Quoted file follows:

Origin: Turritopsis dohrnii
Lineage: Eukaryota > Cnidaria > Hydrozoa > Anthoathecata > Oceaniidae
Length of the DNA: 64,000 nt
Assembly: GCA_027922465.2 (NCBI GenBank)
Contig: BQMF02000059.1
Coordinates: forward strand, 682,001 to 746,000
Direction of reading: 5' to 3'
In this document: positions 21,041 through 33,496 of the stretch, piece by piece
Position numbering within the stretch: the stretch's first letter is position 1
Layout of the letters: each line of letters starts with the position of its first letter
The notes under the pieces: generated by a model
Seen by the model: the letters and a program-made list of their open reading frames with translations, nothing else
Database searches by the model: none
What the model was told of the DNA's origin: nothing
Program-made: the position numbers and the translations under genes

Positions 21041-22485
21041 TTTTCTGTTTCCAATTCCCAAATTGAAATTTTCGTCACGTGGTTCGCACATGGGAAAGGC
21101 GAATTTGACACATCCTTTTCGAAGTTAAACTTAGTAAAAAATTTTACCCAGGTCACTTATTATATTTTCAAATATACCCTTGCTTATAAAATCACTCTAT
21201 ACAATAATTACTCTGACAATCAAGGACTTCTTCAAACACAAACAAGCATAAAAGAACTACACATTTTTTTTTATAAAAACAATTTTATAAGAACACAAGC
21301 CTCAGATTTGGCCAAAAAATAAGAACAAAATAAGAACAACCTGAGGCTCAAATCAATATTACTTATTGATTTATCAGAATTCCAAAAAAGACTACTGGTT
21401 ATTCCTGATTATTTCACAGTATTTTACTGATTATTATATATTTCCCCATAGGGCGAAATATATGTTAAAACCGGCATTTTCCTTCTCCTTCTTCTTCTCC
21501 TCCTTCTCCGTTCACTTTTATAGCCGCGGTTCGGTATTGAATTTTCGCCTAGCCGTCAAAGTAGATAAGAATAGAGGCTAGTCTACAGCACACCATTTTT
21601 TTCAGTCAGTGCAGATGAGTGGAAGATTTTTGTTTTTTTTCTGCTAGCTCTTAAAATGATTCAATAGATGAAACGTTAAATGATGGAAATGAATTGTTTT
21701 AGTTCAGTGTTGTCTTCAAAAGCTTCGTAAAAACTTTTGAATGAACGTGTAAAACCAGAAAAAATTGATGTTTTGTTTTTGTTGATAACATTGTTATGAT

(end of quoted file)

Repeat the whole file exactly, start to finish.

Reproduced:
Origin: Turritopsis dohrnii
Lineage: Eukaryota > Cnidaria > Hydrozoa > Anthoathecata > Oceaniidae
Length of the DNA: 64,000 nt
Assembly: GCA_027922465.2 (NCBI GenBank)
Contig: BQMF02000059.1
Coordinates: forward strand, 682,001 to 746,000
Direction of reading: 5' to 3'
In this document: positions 21,041 through 33,496 of the stretch, piece by piece
Position numbering within the stretch: the stretch's first letter is position 1
Layout of the letters: each line of letters starts with the position of its first letter
The notes under the pieces: generated by a model
Seen by the model: the letters and a program-made list of their open reading frames with translations, nothing else
Database searches by the model: none
What the model was told of the DNA's origin: nothing
Program-made: the position numbers and the translations under genes

Positions 21041-22485
21041 TTTTCTGTTTCCAATTCCCAAATTGAAATTTTCGTCACGTGGTTCGCACATGGGAAAGGC
21101 GAATTTGACACATCCTTTTCGAAGTTAAACTTAGTAAAAAATTTTACCCAGGTCACTTATTATATTTTCAAATATACCCTTGCTTATAAAATCACTCTAT
21201 ACAATAATTACTCTGACAATCAAGGACTTCTTCAAACACAAACAAGCATAAAAGAACTACACATTTTTTTTTATAAAAACAATTTTATAAGAACACAAGC
21301 CTCAGATTTGGCCAAAAAATAAGAACAAAATAAGAACAACCTGAGGCTCAAATCAATATTACTTATTGATTTATCAGAATTCCAAAAAAGACTACTGGTT
21401 ATTCCTGATTATTTCACAGTATTTTACTGATTATTATATATTTCCCCATAGGGCGAAATATATGTTAAAACCGGCATTTTCCTTCTCCTTCTTCTTCTCC
21501 TCCTTCTCCGTTCACTTTTATAGCCGCGGTTCGGTATTGAATTTTCGCCTAGCCGTCAAAGTAGATAAGAATAGAGGCTAGTCTACAGCACACCATTTTT
21601 TTCAGTCAGTGCAGATGAGTGGAAGATTTTTGTTTTTTTTCTGCTAGCTCTTAAAATGATTCAATAGATGAAACGTTAAATGATGGAAATGAATTGTTTT
21701 AGTTCAGTGTTGTCTTCAAAAGCTTCGTAAAAACTTTTGAATGAACGTGTAAAACCAGAAAAAATTGATGTTTTGTTTTTGTTGATAACATTGTTATGAT